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Technical Paper

Effects of Prechamber on Efficiency Improvement and Emissions Reduction of a SI Engine Fuelled with Gasoline

2019-10-07
2019-24-0236
The permanent aim of the automotive industry is the further improvement of the engine efficiency and the simultaneous pollutant emissions reduction. The aim of the study was the optimization of the gasoline combustion by means of a passive prechamber. This analysis allowed the improvement of the engine efficiency in lean-burn operation condition too. The investigation was carried out in a commercial small Spark Ignition (SI) engine fueled with gasoline and equipped with a proper designed passive prechamber. It was analyzed the effects of the prechamber on engine performance, Indicated Mean Effective Pressure, Heat Release Rate and Fuel Consumption were used. Gaseous emissions were measured as well. Particulate Mass, Number and Size Distributions were analyzed. Emissions samples were taken from the exhaust flow, just downstream of the valves. Four different engine speeds were investigated, namely 2000, 3000, 4000 and 5000 rpm.
Technical Paper

Knock Onset Detection Methods Evaluation by In-Cylinder Direct Observation

2019-10-07
2019-24-0233
Improvement of performance and emission of future internal combustion engine for passenger cars is mandatory during the transition period toward their substitution with electric propulsion systems. In middle time, direct injection spark ignition (DISI) engines could offer a good compromise between fuel economy and exhaust emissions. However, abnormal combustion and particularly knock and super-knock are some of the most important obstacles to the improvement of SI engines efficiency. Although knock has been studied for many years and its basic characteristics are clear, phenomena involved in its occurrence are very complex and are still worth of investigation. In particular, the definition of an absolute knock intensity and the precise determination of the knock onset are arduous and many indexes and methodologies has been proposed. In this work, most used methods for knock onset detection from in- cylinder pressure signal have been considered.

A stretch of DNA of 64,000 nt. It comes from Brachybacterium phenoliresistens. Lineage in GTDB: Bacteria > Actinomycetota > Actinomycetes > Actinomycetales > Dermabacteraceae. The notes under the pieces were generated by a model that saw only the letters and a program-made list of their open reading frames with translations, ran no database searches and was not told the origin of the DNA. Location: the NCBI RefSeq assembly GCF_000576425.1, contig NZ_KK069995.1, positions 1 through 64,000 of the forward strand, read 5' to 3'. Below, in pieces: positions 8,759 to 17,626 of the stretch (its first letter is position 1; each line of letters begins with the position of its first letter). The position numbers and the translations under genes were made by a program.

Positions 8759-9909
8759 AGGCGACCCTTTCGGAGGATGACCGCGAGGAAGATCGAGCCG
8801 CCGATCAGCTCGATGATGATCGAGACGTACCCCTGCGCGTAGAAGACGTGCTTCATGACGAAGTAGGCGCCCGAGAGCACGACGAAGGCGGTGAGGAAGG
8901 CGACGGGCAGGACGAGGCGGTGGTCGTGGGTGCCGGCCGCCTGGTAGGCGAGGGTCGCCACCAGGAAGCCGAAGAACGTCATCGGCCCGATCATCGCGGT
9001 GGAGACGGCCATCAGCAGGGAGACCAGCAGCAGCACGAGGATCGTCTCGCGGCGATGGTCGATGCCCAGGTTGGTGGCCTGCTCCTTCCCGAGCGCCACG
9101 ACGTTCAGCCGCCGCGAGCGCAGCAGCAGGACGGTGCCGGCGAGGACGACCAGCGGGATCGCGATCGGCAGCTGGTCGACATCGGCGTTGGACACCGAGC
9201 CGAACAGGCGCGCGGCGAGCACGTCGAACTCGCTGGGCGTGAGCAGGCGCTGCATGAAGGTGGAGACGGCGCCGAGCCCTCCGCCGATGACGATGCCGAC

Technical Paper

Experimental and Numerical Analysis of a Pre-Chamber Turbulent Jet Ignition Combustion System

2019-09-09
2019-24-0018
Recent needs of reducing pollutant emissions of internal combustion engines have pushed the development of non-conventional ignition systems. One of the most promising techniques appears to be the so-called pre-chamber turbulent jet ignition combustion system in which a jet of hot combusting gases is employed to initiate the combustion in the main chamber. In the present study, the combustion process related to this ignition system has been experimentally investigated in an optically accessible single cylinder spark-ignition engine. The pre-chamber was composed of a gas injector and a spark-plug, embedded in a small annular chamber connected to the cylinder through a four-hole pipette. A small amount of methane is injected within the pre-chamber for initiating the combustion. The flame reaches the combustion chamber through four narrow orifices and rapidly consumes a homogeneous mixture of port injected methane and air.